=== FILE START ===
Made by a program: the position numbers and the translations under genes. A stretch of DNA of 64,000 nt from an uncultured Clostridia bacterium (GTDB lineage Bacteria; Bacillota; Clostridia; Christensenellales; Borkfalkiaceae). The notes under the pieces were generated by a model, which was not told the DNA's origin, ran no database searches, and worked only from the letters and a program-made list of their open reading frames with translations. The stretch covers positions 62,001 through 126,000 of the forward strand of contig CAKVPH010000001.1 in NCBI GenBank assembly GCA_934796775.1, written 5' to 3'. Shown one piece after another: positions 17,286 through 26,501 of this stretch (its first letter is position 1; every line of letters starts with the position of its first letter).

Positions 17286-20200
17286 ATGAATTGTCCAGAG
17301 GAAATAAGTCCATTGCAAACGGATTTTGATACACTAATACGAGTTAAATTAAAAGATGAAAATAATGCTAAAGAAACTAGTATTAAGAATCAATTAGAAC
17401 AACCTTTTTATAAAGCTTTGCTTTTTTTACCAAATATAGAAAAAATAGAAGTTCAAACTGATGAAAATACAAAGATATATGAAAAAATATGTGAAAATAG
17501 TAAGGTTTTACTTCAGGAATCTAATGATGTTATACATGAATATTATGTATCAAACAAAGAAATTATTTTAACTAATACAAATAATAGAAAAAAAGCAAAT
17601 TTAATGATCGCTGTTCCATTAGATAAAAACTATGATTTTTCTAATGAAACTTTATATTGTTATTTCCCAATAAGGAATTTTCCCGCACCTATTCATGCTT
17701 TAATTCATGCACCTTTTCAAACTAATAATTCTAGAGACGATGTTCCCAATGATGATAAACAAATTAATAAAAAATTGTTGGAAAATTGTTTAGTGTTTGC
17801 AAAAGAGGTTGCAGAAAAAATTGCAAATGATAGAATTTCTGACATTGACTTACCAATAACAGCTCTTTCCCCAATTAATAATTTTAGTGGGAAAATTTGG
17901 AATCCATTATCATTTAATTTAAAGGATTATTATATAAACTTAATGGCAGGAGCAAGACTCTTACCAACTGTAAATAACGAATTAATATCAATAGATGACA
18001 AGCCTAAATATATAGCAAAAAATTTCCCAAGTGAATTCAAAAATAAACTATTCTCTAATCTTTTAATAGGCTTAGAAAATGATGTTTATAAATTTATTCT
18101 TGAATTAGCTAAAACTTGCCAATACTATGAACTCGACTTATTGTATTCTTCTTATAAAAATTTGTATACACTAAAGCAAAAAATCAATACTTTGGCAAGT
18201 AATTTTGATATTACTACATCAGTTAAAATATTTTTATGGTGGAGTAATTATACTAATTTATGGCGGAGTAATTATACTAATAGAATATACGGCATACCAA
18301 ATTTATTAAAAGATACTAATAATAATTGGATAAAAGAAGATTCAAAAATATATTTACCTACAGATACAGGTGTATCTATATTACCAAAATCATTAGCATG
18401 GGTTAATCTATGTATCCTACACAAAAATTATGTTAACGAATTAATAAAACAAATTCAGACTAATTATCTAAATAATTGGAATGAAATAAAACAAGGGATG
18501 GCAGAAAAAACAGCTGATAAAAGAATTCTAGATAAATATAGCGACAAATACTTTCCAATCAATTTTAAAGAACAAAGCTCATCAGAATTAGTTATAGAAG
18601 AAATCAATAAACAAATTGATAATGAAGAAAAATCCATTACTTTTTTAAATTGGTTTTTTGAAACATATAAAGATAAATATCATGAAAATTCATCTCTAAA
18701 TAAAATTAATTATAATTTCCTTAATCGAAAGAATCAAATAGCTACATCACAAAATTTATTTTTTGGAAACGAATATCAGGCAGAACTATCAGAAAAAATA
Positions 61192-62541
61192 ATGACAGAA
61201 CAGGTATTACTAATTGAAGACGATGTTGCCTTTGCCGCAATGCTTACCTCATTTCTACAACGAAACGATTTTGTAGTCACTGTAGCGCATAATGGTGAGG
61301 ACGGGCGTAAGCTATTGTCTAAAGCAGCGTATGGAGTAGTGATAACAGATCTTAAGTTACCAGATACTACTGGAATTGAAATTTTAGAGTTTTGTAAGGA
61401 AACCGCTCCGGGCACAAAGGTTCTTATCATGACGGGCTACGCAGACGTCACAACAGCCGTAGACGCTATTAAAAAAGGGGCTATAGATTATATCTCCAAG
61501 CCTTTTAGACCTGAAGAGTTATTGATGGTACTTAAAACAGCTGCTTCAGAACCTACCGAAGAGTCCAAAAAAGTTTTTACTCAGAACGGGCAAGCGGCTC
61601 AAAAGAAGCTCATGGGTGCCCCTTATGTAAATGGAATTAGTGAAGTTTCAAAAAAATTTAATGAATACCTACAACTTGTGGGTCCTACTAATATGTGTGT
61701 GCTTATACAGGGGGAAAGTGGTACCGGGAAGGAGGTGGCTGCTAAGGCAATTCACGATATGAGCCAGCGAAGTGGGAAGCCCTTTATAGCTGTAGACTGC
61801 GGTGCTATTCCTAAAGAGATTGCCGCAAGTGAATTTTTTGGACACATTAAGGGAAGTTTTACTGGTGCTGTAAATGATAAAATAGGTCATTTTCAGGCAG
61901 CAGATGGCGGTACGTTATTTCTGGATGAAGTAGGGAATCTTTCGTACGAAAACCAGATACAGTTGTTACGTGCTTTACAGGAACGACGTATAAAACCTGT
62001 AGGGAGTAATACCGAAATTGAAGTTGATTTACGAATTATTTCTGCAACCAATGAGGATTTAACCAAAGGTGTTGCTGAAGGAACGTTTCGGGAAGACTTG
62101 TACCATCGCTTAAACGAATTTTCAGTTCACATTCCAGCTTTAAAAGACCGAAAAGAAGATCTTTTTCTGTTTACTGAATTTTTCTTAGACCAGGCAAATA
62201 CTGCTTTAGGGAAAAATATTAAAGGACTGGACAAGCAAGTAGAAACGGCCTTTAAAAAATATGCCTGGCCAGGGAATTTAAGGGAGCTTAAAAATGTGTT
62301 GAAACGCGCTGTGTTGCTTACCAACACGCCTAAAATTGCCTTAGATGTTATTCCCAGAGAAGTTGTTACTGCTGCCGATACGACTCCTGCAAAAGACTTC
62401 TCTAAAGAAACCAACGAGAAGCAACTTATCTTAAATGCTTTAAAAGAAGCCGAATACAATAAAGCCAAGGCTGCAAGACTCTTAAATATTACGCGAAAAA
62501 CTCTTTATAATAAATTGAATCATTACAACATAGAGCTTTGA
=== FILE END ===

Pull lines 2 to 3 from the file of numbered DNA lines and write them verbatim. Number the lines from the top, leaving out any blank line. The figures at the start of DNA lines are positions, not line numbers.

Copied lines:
Positions 17286-20200
17286 ATGAATTGTCCAGAG